How are immigrant background and gender associated with the utilisation of psychiatric care among adolescents?

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How are immigrant background and gender associated with the utilisation of psychiatric care among adolescents?

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dc.contributor.author Ivert, Anna-Karin
dc.contributor.author Merlo, Juan
dc.contributor.author Svensson, Robert
dc.contributor.author Torstensson Levander, Marie
dc.date.accessioned 2012-10-19T12:22:32Z
dc.date.available 2012-10-19T12:22:32Z
dc.date.issued 2012 en_US
dc.identifier.citation e-pub ahead of print en_US
dc.identifier.issn 0933-7954 en_US
dc.identifier.uri http://hdl.handle.net/2043/14247
dc.description.abstract Purpose To investigate how parental country of birth and individual gender affect utilisation of psychiatric care in adolescents. Methods On the basis of data from the Longitudinal Multilevel Analysis in Scania database, the article employs logistic regression to analyse the utilisation of psychiatric care among adolescents aged 13–18 (n = 92203) who were living in the southern Swedish county of Scania in 2005. Results Adolescents whose parents were born in middle- or low-income countries presented lower levels of psychiatric outpatient care utilisation than those with native parents. Initially, no associations were found between the utilisation of psychiatric inpatient care and parental country of birth. Following adjustment for socio-demographic variables, it was found that adolescents with parents born in low-income countries were less likely to utilise psychiatric inpatient care. Girls presented higher levels of psychiatric care utilisation, but controls for possible interactions revealed that this was true primarily for girls with parents born in Sweden or other high-income countries. Conclusions The different utilisation patterns found among adolescents with different backgrounds should be taken into consideration when planning and designing psychiatric care for adolescents, and when allocating resources. Our results may indicate lower levels of mental health problems among adolescents with parents born in middle- or low-income countries implying that protective factors compensate other stressors implicated in mental health problems. On the other hand, our findings may indicate an unmet health-care need as a result of problems accessing care. en_US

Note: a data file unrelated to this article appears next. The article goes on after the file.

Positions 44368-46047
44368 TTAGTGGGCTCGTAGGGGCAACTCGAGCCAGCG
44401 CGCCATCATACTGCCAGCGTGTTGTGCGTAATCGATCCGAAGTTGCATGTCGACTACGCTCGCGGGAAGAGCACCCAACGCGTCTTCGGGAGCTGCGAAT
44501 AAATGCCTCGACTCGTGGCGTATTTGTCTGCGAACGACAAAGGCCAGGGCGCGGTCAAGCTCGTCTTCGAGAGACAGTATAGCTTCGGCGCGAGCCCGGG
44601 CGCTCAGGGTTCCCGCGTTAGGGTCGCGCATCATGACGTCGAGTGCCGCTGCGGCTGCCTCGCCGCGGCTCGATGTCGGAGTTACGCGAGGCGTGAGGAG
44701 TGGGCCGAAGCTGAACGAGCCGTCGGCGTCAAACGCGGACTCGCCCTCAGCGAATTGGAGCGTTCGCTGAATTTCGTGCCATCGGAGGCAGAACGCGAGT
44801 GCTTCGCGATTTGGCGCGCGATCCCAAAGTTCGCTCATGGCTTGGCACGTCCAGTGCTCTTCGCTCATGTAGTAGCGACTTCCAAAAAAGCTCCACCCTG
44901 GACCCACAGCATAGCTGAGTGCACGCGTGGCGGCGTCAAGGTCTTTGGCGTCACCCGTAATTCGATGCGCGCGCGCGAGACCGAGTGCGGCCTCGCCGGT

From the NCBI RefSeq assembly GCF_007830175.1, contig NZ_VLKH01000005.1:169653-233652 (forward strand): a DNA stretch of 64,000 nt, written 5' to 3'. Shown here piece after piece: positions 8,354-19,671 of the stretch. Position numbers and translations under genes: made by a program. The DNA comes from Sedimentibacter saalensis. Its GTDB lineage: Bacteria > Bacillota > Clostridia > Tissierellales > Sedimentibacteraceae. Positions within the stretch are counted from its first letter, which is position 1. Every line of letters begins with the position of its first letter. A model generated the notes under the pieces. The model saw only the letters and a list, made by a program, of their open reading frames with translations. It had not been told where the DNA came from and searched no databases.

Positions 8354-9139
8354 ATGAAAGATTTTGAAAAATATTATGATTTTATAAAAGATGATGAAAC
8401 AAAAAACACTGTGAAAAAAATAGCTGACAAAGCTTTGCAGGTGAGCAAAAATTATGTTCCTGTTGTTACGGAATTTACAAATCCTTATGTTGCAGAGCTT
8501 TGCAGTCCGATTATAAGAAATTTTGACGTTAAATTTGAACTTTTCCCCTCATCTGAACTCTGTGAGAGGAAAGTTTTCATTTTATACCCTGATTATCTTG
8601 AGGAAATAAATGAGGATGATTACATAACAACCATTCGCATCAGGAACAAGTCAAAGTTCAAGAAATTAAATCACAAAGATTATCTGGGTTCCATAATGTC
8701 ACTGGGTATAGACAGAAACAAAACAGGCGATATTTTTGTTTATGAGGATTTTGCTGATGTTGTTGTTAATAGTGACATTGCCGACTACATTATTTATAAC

dc.language.iso eng en_US
dc.publisher Springer Verlag en_US
dc.subject adolescents en_US
dc.subject psychiatric care utilisation en_US
dc.subject parental country of birth en_US
dc.subject gender en_US
dc.subject.classification Medicine en_US
dc.title How are immigrant background and gender associated with the utilisation of psychiatric care among adolescents? en_US
dc.type Article, peer reviewed scientific en_US
dc.contributor.department Malmö University. Faculty of Health and Society en
dc.identifier.doi http://dx.doi.org/10.1007/s00127-012-0589-3 en_US
dc.subject.srsc Research Subject Categories::INTERDISCIPLINARY RESEARCH AREAS en_US
dc.identifier.url http://www.springerlink.com/content/3453676702571716/ en_US
dc.relation.ispartofpublication Social Psychiatry and Psychiatric Epidemiology;
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